Like me, you've probably tried an insane diet and the latest superfood supplement. What changed my game was a plant-based, gluten-free, low-sugar diet. Essentially, I eat whole, unprocessed, nutrient-dense foods like vegetables, fruits, nuts, seeds, legumes, beans, gluten-free grains, and good fats. As a person with chronic fatigue, I couldn’t spend any more of my life "sleeping off a meal," and it turns out that plants give me more energy than meat.

Research2 indicates that "reduced levels of inflammation may be the key feature linking the vegan gut microbiota with protective health effects" due to fewer bad bacteria and more good species.

Finally, I gave food allergies and sensitivities the boot. You get inflammation from both, and sensitivities are trickier because they leave you feeling "off." For example, I feel terrible after I eat corn because my body considers corn an invader and releases IgG antibodies to attack it.

4. Choosing nontoxic products.

Everybody has a toxic load threshold. Imagine a cup of water. The more chemicals you inhale from your phthalate-filled fragrance or absorb from your paraben-filled lotion, the more the water rises. Once you’ve hit the brim, it overflows, the immune system attacks the synthetic invaders, and inflammation occurs.

Synthetic chemicals (xenobiotics) are scientifically proven3 to lead a role in the "initiation or progression of autoimmune conditions." So, I swapped everything synthetic—my detergent, mascara, and tampons—for clean products listed on the EWG’s database.

5. Avoiding nonessential antibiotics and synthetic drugs.

I overused antibiotics in the past for noncritical problems (like acne and athlete's foot); at one point, I was on them for 12 consecutive months. They left me sicker than ever. That’s because antibiotics, steroids, over-the-counter meds, and anti-inflammatory drugs like aspirin and ibuprofen can break down the gut lining and compromise the mucosal barrier.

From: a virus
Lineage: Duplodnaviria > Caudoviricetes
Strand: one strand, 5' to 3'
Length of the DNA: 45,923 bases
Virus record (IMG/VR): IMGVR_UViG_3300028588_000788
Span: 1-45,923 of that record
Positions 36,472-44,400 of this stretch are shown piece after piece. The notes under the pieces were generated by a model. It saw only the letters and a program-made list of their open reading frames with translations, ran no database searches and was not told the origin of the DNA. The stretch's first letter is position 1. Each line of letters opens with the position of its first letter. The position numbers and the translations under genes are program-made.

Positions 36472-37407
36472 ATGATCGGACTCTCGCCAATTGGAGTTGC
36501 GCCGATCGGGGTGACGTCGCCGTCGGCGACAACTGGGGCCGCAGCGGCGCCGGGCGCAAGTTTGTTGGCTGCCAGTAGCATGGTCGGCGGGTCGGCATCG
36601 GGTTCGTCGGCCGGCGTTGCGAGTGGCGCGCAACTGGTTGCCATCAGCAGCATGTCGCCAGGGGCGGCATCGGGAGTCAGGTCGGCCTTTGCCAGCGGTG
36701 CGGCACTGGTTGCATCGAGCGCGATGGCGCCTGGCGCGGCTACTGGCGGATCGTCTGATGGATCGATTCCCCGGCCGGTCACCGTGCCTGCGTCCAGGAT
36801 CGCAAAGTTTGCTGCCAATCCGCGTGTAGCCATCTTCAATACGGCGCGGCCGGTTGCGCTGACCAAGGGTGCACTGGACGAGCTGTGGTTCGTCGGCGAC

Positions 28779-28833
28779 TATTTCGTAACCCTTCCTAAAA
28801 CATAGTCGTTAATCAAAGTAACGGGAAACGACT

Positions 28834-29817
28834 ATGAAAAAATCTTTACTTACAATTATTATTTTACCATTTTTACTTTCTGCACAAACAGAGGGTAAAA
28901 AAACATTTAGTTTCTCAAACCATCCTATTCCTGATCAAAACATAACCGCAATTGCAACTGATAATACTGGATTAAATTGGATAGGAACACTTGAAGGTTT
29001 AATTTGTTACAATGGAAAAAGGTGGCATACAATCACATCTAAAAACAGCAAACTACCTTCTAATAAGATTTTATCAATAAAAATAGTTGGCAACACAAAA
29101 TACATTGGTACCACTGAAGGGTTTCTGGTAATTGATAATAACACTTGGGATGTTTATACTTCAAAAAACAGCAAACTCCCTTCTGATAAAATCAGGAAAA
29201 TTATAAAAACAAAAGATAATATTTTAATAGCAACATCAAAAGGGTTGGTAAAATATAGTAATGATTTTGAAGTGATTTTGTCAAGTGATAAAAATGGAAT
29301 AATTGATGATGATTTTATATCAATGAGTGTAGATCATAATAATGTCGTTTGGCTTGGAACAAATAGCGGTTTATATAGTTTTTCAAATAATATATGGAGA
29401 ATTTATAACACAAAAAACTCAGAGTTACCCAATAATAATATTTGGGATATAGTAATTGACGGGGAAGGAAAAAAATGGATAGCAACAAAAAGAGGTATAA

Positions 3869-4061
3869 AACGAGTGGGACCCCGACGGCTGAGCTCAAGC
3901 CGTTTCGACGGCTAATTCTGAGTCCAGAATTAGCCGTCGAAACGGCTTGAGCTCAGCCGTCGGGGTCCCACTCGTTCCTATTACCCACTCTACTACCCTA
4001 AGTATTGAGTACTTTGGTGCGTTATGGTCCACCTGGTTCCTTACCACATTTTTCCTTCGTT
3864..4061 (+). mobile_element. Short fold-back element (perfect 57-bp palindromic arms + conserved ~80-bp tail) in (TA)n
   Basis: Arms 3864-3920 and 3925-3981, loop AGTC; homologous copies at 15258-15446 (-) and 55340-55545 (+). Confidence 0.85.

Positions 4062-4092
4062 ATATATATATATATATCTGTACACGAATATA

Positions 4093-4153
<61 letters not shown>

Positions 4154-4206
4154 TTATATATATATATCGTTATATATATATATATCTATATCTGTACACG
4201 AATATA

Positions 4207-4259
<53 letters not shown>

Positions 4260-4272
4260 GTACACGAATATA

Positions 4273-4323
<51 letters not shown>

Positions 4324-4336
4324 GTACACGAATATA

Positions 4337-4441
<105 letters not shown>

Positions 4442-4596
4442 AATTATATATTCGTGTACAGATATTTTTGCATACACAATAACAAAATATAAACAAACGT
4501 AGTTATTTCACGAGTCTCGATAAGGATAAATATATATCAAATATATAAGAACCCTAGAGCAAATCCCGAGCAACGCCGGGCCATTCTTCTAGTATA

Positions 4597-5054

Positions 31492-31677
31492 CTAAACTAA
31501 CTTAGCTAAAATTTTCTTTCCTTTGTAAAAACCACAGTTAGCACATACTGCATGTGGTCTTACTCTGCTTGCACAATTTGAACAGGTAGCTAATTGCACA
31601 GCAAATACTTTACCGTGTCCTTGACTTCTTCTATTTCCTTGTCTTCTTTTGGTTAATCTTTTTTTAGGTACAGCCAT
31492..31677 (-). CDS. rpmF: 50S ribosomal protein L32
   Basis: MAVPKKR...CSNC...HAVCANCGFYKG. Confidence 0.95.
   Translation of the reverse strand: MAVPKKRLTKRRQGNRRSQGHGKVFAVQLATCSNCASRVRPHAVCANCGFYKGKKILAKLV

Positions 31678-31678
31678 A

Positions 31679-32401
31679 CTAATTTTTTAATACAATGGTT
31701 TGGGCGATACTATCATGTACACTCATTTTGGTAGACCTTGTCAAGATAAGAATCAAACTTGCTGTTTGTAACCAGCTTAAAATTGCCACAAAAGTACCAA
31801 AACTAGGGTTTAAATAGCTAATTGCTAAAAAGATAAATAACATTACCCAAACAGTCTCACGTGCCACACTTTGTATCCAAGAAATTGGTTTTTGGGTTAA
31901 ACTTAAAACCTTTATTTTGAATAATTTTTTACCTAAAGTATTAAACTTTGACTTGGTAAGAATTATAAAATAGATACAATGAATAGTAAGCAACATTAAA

Antibiotics cause a microbial imbalance and wipe out good microbes like bifidobacteria bifidum and lactobacillus acidophilus (which is stuff you’re popping in your daily probiotic pill). This study states that "a single antibiotic treatment in healthy individuals contributes to the risk of resistance development and leads to long-lasting detrimental shifts in the gut microbiome."

I'm not saying avoid antibiotics completely—I'm saying that when it comes to drugs, it makes sense to choose wisely and use them for the essentials.

6. Genuinely manage stress.

When I get super stressed out, my triggers spike, and I usually get sick. That’s because stress causes dysfunction in the intestinal barrier. This study shared that stressed-out people have an "enhanced uptake of potentially noxious material, like antigens, toxins, and other pro-inflammatory molecules, from the gut lumen." If you're uptaking more toxic materials, you become more inflamed and begin to suffer more symptoms of autoimmunity.

Also, lower stress hormones equate to a more diverse microbiome, according to this research, so I practice daily gratitude, take proper breaks to lie down, and acknowledge my emotions when they come up versus shoving them away. Plus, I exercise daily to physically release and shift my mind because forced exercise (versus voluntary) is linked to stronger immune function.

These eight foods helped a top chef get a handle on his autoimmune disease. Plus, how to make turmeric an even more powerful inflammation fighter.

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Kelly Trach author page.
Kelly Trach

Kelly Trach is a 4x entrepreneur, business coach, and author of P.S. You’re A Genius: An Unconventional Guide to Finding Your Innate Gifts (Even When You Feel Like You Have None). She helps visionaries find their genius and monetize it so that they can build digital businesses.

Trach has a bachelor of commerce honors degree from the University of British Columbia where she studied on scholarship. She previously worked at Tesla Motors, studied at Sciences Po in Paris France, and was accepted in a pre-accelerator program taught by a billionaire venture capitalist in Silicon Valley. She’s spoken at places like Uber and NASDAQ.